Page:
SPOKANE, Wash. — Martin Meraz-Garcia would drive his mother to the Tri-Cities fields at 4:30 in the morning and together they picked cherries and his nose would bleed, stinging with pesticides. This made him think back to his childhood in Mexico, one of 14 children, the son of a murdered father, and how he worked shining shoes in the street until the family moved to the United States.
Martin was teased so ruthlessly his first day in sixth grade that he told his mother he would never return, and she insisted he go back, and then one day as a teen in the orchards he realized that even if he were the fastest cherry picker in the world, he would never rise out of this poverty.
He decided that day to be anything but a field worker.
And now he has a doctorate and he married his Pasco High School girlfriend, Christina Torres Garcia. She has a doctorate too, and they both teach at Eastern Washington University.
Martin is 35, Christina is 32. And they tell their stories in an almost breathless way, as if they can’t believe all that has transpired in their lives.
They are both “firsts.” Martin was the first in his family to graduate from high school, and then college, and then he earned that Ph.D.
Christina’s older brother was the first to get a college degree in her family, but she scored two other family firsts, a master’s degree followed by the Ph.D.
They tell their stories often, especially to students who are also firsts and struggling with questions they cannot call home with, because their parents do not know the college culture.
You just keep going, they tell the students.
You just repeat “Why not me?”
Christina tells them of moving to the United States from Mexico when she was 12. Although she was smart, school officials wanted to place her in sixth grade, but she pushed back and got into eighth grade. At Pasco High School she took AP classes as well as ESL classes, and she never doubted she would go to college.
And Martin tells them how he was funneled into auto mechanic classes in high school and did well enough to open his own shop senior year. He says he might have been content to be an auto-body businessman the rest of his life had Christina not said “you are going to college.” So he did.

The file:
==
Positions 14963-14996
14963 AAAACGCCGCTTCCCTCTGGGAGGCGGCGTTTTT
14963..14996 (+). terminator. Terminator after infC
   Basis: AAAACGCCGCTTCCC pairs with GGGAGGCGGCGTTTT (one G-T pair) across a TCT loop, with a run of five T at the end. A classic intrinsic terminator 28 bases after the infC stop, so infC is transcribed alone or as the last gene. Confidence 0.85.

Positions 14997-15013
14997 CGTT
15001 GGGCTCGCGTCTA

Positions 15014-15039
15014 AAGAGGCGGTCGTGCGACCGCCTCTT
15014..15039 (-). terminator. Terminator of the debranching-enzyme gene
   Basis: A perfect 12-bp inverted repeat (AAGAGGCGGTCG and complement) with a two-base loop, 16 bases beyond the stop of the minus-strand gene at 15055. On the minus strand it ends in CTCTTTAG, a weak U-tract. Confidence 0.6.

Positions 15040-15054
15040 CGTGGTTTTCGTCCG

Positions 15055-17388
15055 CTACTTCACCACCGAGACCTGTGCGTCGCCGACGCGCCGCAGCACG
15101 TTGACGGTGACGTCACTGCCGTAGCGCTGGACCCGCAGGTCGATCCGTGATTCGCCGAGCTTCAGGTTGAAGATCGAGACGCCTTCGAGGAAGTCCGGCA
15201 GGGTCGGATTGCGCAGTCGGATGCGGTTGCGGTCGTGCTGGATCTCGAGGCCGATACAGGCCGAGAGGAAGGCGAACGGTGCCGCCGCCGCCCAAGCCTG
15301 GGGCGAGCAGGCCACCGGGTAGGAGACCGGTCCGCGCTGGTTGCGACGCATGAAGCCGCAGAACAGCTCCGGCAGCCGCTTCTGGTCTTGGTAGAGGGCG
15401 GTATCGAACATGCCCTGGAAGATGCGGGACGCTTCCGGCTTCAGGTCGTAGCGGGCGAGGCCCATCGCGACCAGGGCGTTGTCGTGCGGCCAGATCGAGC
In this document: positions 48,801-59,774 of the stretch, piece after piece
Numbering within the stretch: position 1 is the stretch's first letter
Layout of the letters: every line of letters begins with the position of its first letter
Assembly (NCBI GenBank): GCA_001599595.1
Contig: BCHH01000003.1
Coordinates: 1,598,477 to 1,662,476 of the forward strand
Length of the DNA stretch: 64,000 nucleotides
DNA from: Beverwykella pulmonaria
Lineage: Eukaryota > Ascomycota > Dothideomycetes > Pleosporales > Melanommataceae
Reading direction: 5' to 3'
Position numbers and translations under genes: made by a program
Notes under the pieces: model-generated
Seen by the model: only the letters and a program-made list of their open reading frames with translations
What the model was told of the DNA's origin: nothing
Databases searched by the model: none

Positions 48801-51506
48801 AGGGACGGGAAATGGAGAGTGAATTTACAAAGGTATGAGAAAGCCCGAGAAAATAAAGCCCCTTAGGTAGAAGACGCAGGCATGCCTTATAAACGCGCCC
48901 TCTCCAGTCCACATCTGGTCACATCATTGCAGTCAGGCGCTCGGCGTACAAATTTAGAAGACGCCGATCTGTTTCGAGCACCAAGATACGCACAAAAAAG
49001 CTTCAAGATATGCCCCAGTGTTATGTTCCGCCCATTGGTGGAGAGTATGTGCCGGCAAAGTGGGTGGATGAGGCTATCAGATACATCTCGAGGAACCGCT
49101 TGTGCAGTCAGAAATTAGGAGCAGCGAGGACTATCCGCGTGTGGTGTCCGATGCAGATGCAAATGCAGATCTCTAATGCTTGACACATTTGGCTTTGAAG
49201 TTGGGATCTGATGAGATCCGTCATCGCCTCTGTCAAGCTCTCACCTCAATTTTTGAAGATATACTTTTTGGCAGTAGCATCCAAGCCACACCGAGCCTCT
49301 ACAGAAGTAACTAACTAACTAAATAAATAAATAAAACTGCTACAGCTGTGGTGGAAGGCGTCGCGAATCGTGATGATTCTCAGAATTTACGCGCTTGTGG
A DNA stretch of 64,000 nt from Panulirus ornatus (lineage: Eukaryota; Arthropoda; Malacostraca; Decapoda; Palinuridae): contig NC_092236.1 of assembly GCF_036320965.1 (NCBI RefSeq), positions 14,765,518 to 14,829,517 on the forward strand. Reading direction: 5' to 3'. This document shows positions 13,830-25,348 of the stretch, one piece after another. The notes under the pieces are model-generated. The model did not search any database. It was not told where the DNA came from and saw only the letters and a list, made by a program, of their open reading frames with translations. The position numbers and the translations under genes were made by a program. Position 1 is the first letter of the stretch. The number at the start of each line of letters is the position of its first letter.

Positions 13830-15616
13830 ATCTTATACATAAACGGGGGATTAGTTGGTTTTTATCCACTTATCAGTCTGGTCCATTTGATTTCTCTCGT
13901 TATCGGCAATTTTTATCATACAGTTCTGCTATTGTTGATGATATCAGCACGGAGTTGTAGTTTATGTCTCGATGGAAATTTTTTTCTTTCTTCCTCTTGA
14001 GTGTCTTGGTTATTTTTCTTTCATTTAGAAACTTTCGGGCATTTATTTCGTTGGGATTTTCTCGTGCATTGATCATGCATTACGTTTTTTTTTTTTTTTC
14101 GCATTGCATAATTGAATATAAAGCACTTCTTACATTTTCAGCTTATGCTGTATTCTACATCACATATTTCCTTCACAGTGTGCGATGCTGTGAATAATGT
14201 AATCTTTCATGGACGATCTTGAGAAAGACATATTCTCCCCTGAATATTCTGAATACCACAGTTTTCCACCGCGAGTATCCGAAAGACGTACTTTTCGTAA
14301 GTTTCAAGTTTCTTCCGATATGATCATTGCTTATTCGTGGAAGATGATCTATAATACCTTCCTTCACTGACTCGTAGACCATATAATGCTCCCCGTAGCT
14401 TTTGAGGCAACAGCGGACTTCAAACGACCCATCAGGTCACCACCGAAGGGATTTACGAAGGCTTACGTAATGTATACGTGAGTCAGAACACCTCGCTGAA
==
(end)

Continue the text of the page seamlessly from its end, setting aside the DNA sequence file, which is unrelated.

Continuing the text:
And college wasn’t a snap. But they found support at Eastern through federal programs set up for firsts like them. They found mentors.
Sally Burge and Karen McKinney, women who once oversaw the programs for firsts at EWU, told them about the Ronald E. McNair program, named for a Challenger astronaut and designed for students with doctoral potential.
The mentors told them: “You are good candidates. You will have Ph.Ds.”
In his college summers, when Martin was offered a $2,500 stipend to do research, he thought back to those cherry orchards and marveled that he would be paid to read in a library, a roof over his head.
So they pursued doctorates at Washington State University. Martin got his in 2007; Christina in 2009.
Their success changed their extended families, in ways subtle and grand.
For instance, both of Christina’s parents, inspired by their college-going children, earned their GEDs. Her mother, Emma Mendoza Bravo, then took cosmetology classes and opened a hairstyling salon in Pasco.
The families didn’t always understand just what they were doing. Why were they in school so long? Why no children in their 20s?
But the families showed up at their graduations. And they cried. And Martin credits his mother, Gregoria Meraz Sanchez, for insisting he stay in that sixth-grade classroom long ago.
Younger family members have followed in the footsteps of Christina and Martin. Christina’s cousin is now a student at EWU.
Martin is an assistant professor of Chicana/Chicano Studies. This week, Christina was named EWU’s director of the Ronald E. McNair Post Baccalaureate Achievement Program, following the footsteps of her mentors.
This dynamic duo do not consider themselves extraordinary. They do not brag.
They merely tell the facts of their journey from the streets of Mexico, from the orchards of the Tri-Cities, from the ESL and AP classes of Pasco High School, to their degree-lined offices on EWU’s campus.
It’s a story that leaves you breathless, too.